# Poisson equation general solution

1. Oct 13, 2009

### yeahhyeahyeah

1. The problem statement, all variables and given/known data

Given that $$\nabla$$2 1/r = -4$$\pi$$$$\delta$$3(r)

show that the solution to the Poisson equation $$\nabla$$2$$\Phi$$ = -($$\rho$$(r)/$$\epsilon$$)

can be written:

$$\Phi$$(r) = (1/4$$\pi$$$$\epsilon$$) $$\int$$ d3r' ($$\rho$$(r') / |r - r'|)

2. Relevant equations

3. The attempt at a solution

I know that the Poisson equation is kind of like a partial differential equation. I rearranged it to $$\Phi$$rr(r2) + $$\Phi$$r(2r) = [-$$\rho$$(r) * r2 ] / $$\epsilon$$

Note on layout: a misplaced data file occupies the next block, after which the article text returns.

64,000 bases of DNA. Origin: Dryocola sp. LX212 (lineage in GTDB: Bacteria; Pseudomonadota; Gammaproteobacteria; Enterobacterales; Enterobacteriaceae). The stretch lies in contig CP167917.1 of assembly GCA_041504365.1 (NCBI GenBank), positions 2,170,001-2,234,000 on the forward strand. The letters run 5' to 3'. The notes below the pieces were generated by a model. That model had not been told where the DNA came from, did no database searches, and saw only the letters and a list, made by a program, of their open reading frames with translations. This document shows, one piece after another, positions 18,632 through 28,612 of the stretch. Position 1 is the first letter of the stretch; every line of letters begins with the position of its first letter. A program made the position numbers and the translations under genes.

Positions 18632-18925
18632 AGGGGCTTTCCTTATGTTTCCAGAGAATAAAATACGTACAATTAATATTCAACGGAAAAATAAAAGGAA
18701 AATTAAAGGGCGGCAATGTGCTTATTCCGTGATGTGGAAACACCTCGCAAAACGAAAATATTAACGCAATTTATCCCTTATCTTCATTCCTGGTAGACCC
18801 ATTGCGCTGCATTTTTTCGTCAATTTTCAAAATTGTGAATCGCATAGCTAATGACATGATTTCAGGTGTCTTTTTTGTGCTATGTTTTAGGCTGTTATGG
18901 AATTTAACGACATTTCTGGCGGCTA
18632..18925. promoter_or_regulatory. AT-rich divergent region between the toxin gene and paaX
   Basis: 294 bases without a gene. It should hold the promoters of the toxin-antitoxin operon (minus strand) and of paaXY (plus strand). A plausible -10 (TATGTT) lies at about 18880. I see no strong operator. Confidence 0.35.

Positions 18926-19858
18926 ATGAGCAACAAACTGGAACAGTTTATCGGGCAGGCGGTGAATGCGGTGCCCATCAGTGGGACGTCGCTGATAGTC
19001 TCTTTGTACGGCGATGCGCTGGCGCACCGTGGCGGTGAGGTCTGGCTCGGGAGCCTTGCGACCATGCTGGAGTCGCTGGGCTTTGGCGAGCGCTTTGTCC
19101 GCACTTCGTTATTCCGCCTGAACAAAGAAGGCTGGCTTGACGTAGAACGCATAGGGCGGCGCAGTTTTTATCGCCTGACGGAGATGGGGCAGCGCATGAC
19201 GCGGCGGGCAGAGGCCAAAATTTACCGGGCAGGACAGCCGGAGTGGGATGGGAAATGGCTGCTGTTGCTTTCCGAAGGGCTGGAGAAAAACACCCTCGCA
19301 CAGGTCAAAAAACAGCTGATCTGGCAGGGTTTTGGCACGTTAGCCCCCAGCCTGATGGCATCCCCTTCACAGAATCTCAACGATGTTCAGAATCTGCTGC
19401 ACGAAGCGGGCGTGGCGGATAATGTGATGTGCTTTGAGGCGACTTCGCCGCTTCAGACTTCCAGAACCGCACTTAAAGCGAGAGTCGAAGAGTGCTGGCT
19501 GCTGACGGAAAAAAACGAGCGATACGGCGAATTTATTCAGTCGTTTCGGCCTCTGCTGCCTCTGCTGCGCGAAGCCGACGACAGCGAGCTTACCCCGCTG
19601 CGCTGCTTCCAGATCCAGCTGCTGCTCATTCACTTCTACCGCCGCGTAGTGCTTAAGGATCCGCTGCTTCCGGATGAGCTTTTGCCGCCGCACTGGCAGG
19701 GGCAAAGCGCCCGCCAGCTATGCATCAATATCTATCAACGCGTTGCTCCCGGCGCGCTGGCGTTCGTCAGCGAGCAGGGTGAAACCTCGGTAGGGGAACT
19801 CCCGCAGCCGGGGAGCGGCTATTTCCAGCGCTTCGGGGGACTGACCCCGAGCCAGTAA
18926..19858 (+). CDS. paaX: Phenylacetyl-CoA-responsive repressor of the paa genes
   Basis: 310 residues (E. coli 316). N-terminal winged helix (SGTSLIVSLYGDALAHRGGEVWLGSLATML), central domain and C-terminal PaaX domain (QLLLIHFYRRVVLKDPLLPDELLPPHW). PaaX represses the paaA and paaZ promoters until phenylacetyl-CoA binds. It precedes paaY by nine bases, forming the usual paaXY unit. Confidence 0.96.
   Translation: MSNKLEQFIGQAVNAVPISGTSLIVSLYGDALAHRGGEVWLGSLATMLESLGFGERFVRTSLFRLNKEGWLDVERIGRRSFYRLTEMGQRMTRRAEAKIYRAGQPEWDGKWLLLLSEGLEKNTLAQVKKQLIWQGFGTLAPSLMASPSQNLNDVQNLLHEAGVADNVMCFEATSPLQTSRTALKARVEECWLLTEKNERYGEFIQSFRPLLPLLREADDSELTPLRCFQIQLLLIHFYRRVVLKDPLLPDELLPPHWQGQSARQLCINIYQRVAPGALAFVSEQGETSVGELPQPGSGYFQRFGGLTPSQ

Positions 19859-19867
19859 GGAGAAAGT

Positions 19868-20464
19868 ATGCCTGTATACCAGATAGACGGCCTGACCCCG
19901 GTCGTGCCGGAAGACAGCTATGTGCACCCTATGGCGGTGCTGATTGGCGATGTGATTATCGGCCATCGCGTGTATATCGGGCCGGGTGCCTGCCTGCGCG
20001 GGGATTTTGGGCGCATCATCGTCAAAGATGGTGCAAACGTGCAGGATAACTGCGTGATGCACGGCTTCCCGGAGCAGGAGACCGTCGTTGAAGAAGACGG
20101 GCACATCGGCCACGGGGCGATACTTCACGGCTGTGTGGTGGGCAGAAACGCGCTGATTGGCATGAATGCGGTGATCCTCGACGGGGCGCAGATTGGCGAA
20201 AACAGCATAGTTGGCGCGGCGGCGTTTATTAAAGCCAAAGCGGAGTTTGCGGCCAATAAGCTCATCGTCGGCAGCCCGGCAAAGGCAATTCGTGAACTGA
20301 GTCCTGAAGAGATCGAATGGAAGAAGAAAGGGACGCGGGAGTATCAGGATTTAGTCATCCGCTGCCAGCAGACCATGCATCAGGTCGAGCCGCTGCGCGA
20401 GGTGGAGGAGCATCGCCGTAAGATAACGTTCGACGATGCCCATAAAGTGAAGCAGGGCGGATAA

Then I also realized that the equations for electric potential is a solution to this... but that is only a special case. Also, is gravitational potential also a solution, or no?

How do you solve this type of equation? What does the 'given': $$\nabla$$2 1/r = -4$$\pi$$$$\delta$$3(r)
even tell me? I am very lost. I read up about Poisson equations and I think the 'given' is like a boundary case... but I don't know how you incorporate the boundary case of a Poisson equation into a solution.

Last edited: Oct 13, 2009
2. Oct 14, 2009

### gabbagabbahey

Just take the Laplacian of the proposed solution (Remember, you don't actually have to solve Poisson's equation to show that something is a solution of it)...what do you get?